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Legal Update Article

Maine Governor Vetoes Restrictions on Non-Competition Agreements

Maine Governor Janet Mills has vetoed legislation that would have severely restricted the contexts in which Maine employers could use and enforce non-compete agreements.

The bill, LD 1496, would have significantly hampered Maine employers seeking to enter into non-competition agreements with their employees under most circumstances.

The bill would have allowed new non-competition agreements only to protect trade secrets or if the employee being restrained has an ownership interest in the employer. Moreover, trade secrets would have been an allowable interest only where alternate restrictive covenants (such as non-solicitation, non-disclosure, or confidentiality agreements) were insufficient to adequately protect the employer’s interest. The bill would have applied to all non-compete agreements entered into on or after the effective date of the law. Unchanged was the statutory definition of “noncompete agreement” the legislature put in place in the 2019 reforms. A non-compete agreement “means a contract or contract provision that prohibits an employee or prospective employee from working in the same or a similar profession or in a specified geographic area for a certain period of time following termination of employment.”

The present effort followed significant reforms to the use of non-competition agreements in Maine under 2019 legislation. That legislation remains in force and is not impacted by the veto. Under that law, Maine employers may use non-competition agreements to protect trade secrets, confidential information (which does not qualify as a trade secret), and employer goodwill. Employers must disclose the agreements before an offer of employment and give employees at least three business days before requiring that an agreement be signed. Additionally, employees making at or below 400 percent of the federal poverty level (currently, $60,240 a year) cannot enter into non-competition agreements. Civil penalties accompany violations of income level and disclosure requirements. The amendments of 2023 added a prohibition on non-competition agreements for veterinarians unless the veterinarian has an ownership interest in the facility. If it became law, LD 1496 would have left many of these provisions in place, including the notice requirements.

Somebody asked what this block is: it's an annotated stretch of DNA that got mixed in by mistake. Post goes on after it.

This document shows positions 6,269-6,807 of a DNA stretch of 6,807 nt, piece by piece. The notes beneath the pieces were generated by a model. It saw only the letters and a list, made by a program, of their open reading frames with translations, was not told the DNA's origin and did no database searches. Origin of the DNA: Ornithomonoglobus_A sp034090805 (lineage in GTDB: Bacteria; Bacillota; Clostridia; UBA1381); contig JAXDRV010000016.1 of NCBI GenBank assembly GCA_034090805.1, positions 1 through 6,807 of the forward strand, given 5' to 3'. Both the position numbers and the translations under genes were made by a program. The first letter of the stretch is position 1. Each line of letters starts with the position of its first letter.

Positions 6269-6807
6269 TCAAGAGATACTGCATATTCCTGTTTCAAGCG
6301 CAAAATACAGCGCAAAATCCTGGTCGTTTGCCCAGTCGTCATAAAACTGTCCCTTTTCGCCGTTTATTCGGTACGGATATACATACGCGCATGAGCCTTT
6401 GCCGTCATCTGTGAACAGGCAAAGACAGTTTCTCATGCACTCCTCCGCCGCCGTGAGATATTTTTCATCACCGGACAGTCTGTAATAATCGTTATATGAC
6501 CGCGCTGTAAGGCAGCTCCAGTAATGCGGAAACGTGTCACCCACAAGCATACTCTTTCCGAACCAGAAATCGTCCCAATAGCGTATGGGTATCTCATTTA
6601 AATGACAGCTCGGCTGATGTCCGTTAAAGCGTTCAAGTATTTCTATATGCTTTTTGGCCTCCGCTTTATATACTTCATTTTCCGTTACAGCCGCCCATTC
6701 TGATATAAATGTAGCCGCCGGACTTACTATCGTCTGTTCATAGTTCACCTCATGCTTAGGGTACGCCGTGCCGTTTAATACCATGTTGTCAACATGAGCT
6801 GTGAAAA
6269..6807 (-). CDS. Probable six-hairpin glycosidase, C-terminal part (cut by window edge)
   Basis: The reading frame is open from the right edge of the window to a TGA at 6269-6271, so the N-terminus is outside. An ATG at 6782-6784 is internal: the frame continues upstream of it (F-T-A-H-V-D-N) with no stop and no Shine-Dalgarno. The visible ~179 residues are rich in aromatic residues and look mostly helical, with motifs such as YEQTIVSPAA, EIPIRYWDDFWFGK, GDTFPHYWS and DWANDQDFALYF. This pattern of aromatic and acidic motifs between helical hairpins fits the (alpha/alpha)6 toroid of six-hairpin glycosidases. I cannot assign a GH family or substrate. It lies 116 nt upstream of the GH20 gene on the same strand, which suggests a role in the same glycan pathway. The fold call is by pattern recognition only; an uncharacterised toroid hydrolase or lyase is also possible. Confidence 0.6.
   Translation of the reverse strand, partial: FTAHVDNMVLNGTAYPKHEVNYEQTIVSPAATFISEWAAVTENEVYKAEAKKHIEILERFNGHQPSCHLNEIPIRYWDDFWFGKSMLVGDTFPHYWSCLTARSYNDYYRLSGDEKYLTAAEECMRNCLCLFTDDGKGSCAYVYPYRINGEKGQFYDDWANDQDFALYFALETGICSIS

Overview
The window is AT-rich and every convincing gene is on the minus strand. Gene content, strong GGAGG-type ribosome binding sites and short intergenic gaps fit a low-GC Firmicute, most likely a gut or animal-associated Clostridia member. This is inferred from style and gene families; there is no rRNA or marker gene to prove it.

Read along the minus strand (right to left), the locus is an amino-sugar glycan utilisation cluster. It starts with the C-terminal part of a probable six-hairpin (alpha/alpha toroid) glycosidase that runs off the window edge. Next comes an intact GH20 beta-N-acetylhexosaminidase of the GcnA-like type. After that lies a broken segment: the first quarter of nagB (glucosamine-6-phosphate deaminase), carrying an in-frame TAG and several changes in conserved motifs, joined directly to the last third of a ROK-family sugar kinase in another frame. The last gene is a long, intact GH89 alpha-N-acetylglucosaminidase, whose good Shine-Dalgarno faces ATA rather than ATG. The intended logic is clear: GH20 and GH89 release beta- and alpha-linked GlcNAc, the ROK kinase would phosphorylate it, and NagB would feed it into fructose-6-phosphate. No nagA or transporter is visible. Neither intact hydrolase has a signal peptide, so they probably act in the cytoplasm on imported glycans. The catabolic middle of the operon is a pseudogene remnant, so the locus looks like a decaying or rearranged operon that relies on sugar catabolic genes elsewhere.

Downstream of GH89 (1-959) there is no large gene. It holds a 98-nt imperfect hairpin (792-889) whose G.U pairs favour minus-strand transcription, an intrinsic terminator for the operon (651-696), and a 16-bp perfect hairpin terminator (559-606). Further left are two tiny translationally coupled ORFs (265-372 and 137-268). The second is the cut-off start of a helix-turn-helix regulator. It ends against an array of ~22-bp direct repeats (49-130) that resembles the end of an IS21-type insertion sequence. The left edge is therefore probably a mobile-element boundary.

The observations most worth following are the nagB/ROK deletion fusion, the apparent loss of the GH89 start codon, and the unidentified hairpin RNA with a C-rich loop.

Governor Mills, a Democrat, enjoys Democratic majorities in both chambers of the Maine Legislature. Her veto of LD 1496 represents her first of 2024. The governor’s veto message transmitted to the Legislature points to the 2019 reforms, which she signed into law, stating the Maine Department of Labor has received no complaints that suggested a need for further legislation and highlighting that no evidence was presented at the committee stage that suggested the 2019 law is inadequate or non-competition agreements are being abused in Maine.

Governor Mills called non-competition agreements a “critical tool” in preventing employees from taking unfair advantage of their former employers. Governor Mills pointed to protection of confidential information as a legitimate employer interest that LD 1496 would have removed as a protectable interest under law. The governor also referenced opposition to the bill from Maine businesses large and small (including healthcare providers). Finally, Governor Mills noted that anticipated Federal Trade Commission rulemaking in the area would render it “ill-advised” for Maine to impose new state-level restrictions at this time. 

The Maine Legislature will have the opportunity to consider the governor’s veto and can override it with a vote in support from two-thirds of members present in both the House of Representatives and the Senate. However, support for the bill did not exceed two-thirds of the members in either chamber on initial passage. A successful override of the veto appears unlikely.

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